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> -----Original Message-----
> From: Dennis Sosnoski [mailto:firstname.lastname@example.org]
> There are a couple of points I'll comment on in this. The
> first is that
> SAX doesn't really function as an event based architecture
> component because it's relying on the application to give it
> control in
> the first
> place - the application thread is what executes all the
> parsing, as well
> as the call-backs to the handler. This is implicit in the SAX
> specification since it does not address any synchronization
> issues that
> would needed if different threads could be used.
That's not necessarily the case. SAXHandlers can be deployed into a
system and then dispatched to; who invokes the parser is moot.
> The second is that the servlet architecture that forms the
> basis of most
> application servers is not really extensible to non-blocking IO.
> The servlet model ties up a thread until all processing of a
> request is completed, so you may as well have the thread just
> wait for
> input if needed.
Having a synchronous application layer is not a good reason to stay
with a synchronous server layer.
Thread per request is part and parcel of the Servlets specification
(and thus JSP also). One workaround is to fire events straight
through to a proxy which handles associated io buffering and
servlet invocation (you can think of the proxy as marking a process
boundary). One would hope to see a standard that invalidated thread
per request programming for machine to machine work particularly
for intermediary data processing and rewriting. XML Pipeline is an
option, as is ... SAX.
> >when I could have had a runtime binding based on the types of
> >the visitor and visitee and internal iteration (presumably the
> >parser is best placed to know the token type) via double
> I think this kind of misses the point of using a pull parser.
Then perhaps I'm not seeing the sweet spot for a pull parser API; I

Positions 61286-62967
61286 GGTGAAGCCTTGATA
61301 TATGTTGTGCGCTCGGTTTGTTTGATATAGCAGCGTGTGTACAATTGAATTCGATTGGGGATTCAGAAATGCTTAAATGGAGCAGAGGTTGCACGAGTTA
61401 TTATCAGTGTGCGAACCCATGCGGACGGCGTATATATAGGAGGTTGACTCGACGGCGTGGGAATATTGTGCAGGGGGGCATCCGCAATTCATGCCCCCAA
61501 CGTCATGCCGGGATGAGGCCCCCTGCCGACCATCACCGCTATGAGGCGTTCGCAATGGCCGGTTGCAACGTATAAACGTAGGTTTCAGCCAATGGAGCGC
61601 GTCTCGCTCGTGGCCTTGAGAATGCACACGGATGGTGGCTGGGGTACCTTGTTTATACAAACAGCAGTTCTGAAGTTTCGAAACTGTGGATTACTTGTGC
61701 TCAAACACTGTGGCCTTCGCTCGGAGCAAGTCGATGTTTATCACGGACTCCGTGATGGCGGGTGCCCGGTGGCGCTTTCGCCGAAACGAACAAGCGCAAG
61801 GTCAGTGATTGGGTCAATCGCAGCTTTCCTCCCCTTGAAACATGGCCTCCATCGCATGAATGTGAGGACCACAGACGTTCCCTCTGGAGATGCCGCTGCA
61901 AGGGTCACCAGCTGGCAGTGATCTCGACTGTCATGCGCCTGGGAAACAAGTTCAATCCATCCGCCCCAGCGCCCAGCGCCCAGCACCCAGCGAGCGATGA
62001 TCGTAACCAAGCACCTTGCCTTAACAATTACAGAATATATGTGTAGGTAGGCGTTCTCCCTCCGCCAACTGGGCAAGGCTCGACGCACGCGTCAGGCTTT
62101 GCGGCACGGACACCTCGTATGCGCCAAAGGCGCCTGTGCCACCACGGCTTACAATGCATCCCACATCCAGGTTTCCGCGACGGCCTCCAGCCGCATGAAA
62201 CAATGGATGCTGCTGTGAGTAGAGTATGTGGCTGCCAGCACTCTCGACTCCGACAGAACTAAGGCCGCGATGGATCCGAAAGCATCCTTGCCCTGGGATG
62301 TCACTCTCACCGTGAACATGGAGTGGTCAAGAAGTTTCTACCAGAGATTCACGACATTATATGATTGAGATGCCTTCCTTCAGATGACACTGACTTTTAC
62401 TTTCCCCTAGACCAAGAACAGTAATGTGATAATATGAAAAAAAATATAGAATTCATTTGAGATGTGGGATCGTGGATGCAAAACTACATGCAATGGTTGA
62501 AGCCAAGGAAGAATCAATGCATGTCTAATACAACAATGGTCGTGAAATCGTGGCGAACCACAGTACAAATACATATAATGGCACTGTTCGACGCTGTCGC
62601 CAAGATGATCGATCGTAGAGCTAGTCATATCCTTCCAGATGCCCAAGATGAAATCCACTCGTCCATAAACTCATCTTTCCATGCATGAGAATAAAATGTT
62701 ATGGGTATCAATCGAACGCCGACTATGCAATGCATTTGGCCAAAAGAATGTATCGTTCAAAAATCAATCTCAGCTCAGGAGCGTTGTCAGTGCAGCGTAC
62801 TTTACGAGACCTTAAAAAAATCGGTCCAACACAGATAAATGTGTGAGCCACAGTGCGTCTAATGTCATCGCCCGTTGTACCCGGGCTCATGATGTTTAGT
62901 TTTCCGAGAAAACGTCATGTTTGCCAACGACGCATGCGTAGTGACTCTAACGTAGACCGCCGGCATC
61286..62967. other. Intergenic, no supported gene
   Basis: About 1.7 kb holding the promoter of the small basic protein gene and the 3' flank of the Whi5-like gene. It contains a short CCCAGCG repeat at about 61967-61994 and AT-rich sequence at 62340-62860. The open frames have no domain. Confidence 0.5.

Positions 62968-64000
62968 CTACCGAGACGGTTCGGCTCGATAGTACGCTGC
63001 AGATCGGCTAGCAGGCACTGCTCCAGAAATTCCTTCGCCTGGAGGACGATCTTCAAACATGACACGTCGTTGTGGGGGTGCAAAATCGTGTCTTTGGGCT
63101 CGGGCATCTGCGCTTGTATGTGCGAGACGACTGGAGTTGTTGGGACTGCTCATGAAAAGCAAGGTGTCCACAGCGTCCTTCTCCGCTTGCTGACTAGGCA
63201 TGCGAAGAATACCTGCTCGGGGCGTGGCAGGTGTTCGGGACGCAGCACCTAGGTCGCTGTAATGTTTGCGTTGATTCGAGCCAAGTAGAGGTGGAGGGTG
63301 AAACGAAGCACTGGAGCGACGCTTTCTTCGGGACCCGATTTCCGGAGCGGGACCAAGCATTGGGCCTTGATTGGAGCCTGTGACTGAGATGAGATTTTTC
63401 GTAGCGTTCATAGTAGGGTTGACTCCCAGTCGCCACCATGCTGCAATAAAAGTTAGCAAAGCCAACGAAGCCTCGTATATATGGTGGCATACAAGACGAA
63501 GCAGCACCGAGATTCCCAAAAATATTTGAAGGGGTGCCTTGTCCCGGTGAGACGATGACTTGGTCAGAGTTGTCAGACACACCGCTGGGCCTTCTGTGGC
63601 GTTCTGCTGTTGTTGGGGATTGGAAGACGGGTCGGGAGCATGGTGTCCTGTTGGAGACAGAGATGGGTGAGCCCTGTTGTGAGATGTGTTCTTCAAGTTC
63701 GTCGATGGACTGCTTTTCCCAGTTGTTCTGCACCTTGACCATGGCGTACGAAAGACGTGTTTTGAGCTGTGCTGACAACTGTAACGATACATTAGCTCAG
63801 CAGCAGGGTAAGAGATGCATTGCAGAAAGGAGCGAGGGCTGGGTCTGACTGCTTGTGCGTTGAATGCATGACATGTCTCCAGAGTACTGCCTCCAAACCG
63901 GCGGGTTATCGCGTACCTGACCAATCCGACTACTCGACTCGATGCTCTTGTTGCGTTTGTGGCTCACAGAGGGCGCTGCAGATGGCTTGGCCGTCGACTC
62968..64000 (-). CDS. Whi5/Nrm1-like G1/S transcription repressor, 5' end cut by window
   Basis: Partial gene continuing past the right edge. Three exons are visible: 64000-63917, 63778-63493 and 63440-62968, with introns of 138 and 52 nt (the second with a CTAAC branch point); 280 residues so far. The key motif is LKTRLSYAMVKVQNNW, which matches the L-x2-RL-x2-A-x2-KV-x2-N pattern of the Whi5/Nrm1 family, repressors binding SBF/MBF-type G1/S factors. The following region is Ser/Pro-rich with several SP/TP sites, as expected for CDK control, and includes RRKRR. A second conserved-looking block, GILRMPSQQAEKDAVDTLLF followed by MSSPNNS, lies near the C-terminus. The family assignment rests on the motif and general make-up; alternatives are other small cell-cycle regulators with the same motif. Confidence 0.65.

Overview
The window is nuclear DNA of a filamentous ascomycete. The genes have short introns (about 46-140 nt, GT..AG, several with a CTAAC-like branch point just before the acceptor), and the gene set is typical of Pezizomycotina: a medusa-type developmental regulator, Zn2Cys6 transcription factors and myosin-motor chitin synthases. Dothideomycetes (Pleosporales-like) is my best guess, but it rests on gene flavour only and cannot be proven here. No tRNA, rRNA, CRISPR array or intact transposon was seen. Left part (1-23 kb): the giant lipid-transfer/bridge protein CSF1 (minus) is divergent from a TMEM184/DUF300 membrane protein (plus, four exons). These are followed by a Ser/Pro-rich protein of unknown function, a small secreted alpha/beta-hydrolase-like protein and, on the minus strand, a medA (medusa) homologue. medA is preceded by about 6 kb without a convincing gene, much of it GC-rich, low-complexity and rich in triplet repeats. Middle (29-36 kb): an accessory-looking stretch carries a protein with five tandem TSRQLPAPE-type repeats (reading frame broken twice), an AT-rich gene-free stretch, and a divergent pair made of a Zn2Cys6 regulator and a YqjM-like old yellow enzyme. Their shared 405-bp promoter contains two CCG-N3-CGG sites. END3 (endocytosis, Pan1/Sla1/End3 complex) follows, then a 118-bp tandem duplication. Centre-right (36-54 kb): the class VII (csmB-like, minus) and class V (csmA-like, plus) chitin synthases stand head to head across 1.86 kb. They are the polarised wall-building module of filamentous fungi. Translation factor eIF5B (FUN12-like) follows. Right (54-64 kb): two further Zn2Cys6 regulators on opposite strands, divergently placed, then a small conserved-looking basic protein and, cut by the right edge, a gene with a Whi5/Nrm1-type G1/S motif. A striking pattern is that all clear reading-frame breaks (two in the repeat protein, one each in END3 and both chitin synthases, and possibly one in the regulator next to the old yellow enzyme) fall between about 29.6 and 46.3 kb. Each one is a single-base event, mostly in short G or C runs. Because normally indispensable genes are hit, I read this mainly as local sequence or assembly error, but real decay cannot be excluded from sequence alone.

think it's somewhere between SAX and DOM, but I'm wondering how
difficult is it really to manage state cleanly by building on top
of a well known API, versus learning a new API that may have
maintenance issues down the line. All said, I don't see the
simplicity win in XPP.
> Using some simple utility methods I can parse the data content of
> the document very easily with direct inline code, rather than
> having to use
> a state machine. I think this is a much more natural style of
> programming for most developers - a top-down structure in the
> code that
> reflects the structure of the document.
I do think it's natural; procedural programming often is. It's the
maintenance and life of the code that bothers me. A standard that
legitimizes switch blocks over polymorphism where polymorphism is
available is open to question. Once those typecodes are
standardized the only way for me to refactor them and get the code
under control is to add /another/ layer, that encapsulates
typecodes behind objects or as a first cut, typesafe enumerations.
As I said, the typecodes are an implementation detail spilling out
into the API; upgrading them to at least to tokens will save people
some hassle later on.
> I could wrap a pull parser in handlers to give the same
> effect as a SAX
> parser interface - in fact, Alek Slominski has actually
> implemented a prototype SAX2 push layer on top of a pull parser
> (http://www.extreme.indiana.edu/xgws/xsoap/xpp/). Trying to
> turn a push
> interface into a pull interface is much more difficult, basically
> requiring a separate thread and associated threading overhead.
Well building async (SAX) atop sync (XMLPULL) is a bit odd. The
other way around can be dealt by inserting a queuing layer, this
way async and sync layers don't communicate directly, concerns
remain separated and concurrent.
Bill de hÓra
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